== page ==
Switching Pharmacological Treatment in Wilson Disease: Case Report and Recommendations

Marcia Leung, Jaimie Wu Lanzafame, Valentina Medici

Research output: Contribution to journalArticlepeer-review

2 Scopus citations


Background. Available treatments for Wilson disease (WD) prevent longterm complications of copper accumulation. Current anti-copper agents include zinc salts, penicillamine, and trientine. Patients with WD may switch between the agents for a number of reasons. Due to the different mechanisms of action between the copper chelators and zinc salts, transitioning could require a period of overlap and increased monitoring. There are no large studies that investigate the best transition strategies between agents. In this article, we review the treatments for WD and how to monitor for treatment efficacy. Case Summary. The patient had been diagnosed with WD for over 20 years prior to establishing care in our Hepatology Clinic. During his initial course, he was transitioned from penicillamine to zinc due to evidence suggesting penicillamine had greater adverse effects in the long term. Later, he was switched to trientine. His liver enzymes and 24-hour urine copper were monitored. During these years, he intermittently had some financial hardship, requiring him to be on penicillamine rather than trientine. He also had developed acute kidney injury. Overall, his liver disease remained under control and he never had signs of decompensated cirrhosis, but had fluctuations of liver enzymes over the years. Conclusion. Anti-copper treatment for WD has to be tailored to medication side effects profile, patient’s chronic and emerging comorbidities, as well as costs. Transitioning regimens is often challenging, and it requires closer monitoring, with no predictors of response.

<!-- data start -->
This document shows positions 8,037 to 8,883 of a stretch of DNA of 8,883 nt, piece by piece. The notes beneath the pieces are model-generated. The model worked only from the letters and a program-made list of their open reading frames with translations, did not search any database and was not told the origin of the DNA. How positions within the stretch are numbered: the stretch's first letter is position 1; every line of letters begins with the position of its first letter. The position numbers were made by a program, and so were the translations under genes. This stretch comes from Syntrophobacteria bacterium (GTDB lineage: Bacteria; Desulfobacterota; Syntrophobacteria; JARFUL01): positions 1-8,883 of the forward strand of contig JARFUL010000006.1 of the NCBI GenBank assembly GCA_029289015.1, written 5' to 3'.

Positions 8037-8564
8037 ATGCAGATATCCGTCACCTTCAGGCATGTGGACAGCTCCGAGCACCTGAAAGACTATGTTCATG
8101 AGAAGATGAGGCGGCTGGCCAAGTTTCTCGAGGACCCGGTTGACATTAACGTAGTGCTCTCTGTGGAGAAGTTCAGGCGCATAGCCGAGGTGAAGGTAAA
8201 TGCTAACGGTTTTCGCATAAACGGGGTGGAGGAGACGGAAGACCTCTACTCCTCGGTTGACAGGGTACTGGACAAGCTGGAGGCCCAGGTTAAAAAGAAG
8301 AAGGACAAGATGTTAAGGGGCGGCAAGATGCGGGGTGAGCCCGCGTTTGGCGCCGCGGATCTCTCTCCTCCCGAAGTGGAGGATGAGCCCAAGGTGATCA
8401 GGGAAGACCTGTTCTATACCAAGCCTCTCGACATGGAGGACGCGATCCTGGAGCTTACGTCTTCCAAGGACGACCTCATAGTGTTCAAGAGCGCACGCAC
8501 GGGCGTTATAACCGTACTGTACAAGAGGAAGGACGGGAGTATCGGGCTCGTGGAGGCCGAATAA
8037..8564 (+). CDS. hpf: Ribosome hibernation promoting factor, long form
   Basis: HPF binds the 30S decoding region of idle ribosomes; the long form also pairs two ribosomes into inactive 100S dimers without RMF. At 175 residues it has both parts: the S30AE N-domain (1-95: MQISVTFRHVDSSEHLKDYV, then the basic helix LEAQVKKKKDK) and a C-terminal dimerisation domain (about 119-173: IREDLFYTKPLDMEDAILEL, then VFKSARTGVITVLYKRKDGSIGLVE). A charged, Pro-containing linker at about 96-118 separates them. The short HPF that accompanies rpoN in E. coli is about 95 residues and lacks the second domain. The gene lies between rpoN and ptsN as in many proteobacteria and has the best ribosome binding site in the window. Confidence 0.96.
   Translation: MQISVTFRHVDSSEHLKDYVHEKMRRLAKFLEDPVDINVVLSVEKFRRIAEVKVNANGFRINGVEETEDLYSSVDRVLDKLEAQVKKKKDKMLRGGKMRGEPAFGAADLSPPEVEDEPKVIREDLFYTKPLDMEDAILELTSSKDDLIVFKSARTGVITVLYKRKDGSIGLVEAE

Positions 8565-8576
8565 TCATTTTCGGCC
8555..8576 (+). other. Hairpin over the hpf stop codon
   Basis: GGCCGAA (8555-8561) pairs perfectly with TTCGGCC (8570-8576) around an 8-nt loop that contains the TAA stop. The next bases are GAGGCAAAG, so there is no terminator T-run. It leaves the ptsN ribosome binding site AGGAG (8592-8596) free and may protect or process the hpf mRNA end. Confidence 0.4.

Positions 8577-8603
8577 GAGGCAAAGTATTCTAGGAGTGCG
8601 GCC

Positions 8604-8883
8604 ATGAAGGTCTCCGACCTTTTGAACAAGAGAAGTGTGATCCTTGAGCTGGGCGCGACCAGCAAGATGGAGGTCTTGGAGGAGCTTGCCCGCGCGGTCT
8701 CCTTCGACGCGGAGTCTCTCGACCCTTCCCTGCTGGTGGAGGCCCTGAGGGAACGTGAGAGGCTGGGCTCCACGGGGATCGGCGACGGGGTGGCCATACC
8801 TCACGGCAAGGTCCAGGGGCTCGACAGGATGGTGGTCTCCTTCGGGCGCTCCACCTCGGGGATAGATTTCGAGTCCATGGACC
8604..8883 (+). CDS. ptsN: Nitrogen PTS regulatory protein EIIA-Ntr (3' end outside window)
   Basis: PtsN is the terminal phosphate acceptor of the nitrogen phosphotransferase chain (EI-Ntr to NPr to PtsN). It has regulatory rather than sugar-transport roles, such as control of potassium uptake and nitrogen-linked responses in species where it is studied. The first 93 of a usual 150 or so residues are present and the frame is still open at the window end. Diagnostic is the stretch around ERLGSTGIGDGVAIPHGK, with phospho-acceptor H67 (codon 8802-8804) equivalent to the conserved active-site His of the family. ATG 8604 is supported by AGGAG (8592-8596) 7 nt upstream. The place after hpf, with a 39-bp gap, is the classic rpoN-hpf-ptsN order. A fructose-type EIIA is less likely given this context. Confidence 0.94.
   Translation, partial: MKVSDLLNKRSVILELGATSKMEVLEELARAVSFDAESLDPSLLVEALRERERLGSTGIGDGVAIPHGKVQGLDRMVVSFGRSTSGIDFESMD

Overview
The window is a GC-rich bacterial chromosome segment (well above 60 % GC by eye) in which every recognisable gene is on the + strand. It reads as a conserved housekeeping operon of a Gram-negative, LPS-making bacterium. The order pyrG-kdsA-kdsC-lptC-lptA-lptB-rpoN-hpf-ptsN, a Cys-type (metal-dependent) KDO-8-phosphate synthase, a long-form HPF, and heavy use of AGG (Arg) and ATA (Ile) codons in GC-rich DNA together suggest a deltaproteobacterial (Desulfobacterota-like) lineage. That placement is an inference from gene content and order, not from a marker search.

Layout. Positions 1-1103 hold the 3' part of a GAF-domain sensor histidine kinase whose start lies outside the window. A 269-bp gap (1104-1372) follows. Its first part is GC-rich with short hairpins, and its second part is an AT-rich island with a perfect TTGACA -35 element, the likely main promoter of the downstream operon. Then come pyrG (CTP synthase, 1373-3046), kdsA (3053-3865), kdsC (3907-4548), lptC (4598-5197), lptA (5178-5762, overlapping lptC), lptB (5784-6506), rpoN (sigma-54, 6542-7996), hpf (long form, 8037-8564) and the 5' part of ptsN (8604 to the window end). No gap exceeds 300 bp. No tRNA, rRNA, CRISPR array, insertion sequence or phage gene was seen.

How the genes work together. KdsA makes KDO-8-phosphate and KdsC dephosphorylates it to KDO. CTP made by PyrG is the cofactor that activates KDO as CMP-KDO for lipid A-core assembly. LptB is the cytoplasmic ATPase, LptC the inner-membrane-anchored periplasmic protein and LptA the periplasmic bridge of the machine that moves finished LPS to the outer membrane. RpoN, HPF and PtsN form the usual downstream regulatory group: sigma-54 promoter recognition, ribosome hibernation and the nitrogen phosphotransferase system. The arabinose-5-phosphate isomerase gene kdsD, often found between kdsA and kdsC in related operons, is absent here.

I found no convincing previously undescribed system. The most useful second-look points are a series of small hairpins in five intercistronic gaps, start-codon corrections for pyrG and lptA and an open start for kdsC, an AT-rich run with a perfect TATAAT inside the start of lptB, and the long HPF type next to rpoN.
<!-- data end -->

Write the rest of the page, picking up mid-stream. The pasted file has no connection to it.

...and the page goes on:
Original languageEnglish (US)
JournalJournal of Investigative Medicine High Impact Case Reports
StatePublished - Jan 1 2020


  • penicillamine
  • trientine
  • Wilson disease
  • zinc acetate

ASJC Scopus subject areas

  • Epidemiology
  • Safety, Risk, Reliability and Quality
  • Safety Research


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